A recent team retreat we facilitated was with a team who had been together a long time. They definitely knew each other’s weaknesses and strengths as well as they knew their own. The business owner had committed to having an open dialogue with his team on how they could improve communication and operations. Like many of us, he has some idiosyncrasies and many of them crept into his leadership. This retreat was a continuation of his personal focus on becoming conscious of the impact these had on his team.

As we were talking, one of the team members said they had been keeping track of every time the owner had done X or X, and collected them in a file.  (If you’ve been reading my postings, you know I have a tendency to be self-critical with a high- definition memory bank of past foibles. I certainly don’t want to know someone else is keeping track as well.)

Keeping a record of past mistakes is not an uncommon activity in teams, families and of course, our own minds. It is an example of how much our focus can be on the negative side of anything. This particular focus on the reams of past wrongs hindered the ability to focus on the owner’s openness to change and seeing his intentional desire to change. It brought the negative energy of the past into the present, and impacted the ability to generate positive expectations about what can/will be changed.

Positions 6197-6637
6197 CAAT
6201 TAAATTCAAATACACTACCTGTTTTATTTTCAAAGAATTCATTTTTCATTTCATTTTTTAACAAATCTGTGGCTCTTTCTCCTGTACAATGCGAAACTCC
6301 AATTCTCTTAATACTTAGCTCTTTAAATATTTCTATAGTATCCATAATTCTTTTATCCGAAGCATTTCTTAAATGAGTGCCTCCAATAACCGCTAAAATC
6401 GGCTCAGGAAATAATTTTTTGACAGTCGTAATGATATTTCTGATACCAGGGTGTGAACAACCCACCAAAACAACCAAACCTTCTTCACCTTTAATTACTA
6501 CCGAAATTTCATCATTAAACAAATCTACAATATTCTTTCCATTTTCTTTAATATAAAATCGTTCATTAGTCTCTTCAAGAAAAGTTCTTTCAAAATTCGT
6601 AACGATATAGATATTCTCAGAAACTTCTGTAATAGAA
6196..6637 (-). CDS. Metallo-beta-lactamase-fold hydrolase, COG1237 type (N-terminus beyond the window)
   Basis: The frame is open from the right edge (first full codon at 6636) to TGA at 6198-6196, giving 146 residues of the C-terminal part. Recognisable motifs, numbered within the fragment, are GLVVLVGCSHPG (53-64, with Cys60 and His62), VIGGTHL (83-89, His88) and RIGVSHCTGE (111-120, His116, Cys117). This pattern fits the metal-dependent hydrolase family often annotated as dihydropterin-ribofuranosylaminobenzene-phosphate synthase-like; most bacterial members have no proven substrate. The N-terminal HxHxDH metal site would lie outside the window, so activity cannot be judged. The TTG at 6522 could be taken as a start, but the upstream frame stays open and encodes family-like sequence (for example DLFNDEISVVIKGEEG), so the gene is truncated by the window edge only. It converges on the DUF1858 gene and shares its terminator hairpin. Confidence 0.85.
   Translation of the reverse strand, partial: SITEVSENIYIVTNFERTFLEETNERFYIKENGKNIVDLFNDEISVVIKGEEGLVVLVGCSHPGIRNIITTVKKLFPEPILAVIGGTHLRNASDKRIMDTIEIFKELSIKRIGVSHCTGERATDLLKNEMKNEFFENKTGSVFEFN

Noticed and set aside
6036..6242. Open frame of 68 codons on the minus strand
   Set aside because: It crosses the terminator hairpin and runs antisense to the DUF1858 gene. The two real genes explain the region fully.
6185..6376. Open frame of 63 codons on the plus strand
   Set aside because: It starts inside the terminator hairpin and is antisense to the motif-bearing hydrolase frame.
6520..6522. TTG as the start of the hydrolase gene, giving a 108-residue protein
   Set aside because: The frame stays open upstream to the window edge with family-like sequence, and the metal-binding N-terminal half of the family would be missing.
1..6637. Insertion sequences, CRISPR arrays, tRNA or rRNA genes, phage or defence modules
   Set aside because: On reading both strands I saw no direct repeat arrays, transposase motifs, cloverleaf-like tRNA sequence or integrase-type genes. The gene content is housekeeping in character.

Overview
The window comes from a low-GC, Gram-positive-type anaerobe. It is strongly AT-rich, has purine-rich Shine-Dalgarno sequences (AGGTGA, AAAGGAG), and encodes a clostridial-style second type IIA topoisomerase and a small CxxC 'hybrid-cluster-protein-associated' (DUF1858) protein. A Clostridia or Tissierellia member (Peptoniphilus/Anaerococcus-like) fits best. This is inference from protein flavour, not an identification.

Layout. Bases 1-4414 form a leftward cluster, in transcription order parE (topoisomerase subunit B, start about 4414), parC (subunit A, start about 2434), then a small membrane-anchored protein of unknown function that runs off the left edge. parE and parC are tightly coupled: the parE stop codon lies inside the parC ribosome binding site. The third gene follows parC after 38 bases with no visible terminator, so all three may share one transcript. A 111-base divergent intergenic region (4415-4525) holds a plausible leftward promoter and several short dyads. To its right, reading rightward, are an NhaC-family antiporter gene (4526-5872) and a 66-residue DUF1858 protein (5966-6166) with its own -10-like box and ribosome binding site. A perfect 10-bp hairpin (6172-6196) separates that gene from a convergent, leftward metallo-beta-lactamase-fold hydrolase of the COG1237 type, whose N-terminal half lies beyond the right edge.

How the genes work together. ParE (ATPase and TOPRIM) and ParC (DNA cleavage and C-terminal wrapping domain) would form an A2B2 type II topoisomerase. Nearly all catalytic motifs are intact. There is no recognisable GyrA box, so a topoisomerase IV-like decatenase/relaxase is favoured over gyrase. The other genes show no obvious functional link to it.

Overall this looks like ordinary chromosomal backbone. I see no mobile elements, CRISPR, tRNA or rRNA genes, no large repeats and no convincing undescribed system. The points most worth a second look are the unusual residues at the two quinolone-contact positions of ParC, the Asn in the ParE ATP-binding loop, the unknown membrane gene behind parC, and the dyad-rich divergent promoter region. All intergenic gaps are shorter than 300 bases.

I get it. It’s easier to focus our energy on the negative. We are even hard wired that way as a protective mechanism. I can easily focus on the past mistakes and continue to let that focus influence my present. I will then quite easily take that energy into my future.

Up Until Now. A great tool I was taught years ago helps me get present with this negative thought. It then creates a cut off point to let go and refocus on the future possibilities. I simply acknowledge that past negative “truth or reality” by saying “Up until now…” Rather than saying “I never keep my promise to myself to daily exercise”, I say: “Up until now, I have never kept my promise to daily exercise.” Rather than: “I always make the same mistake when I do X”, I say: “Up until now, I’ve made the same mistake when I …”

This helps me cut off my focus on a perceived negative past and puts more positive, trusting, change energy into designing the future I want to create. Then I can state my intention for what happens now with a positive, fresh view that’s more energizing and more open to creative possibilities.

Up until now, I’ve been a foibles filer,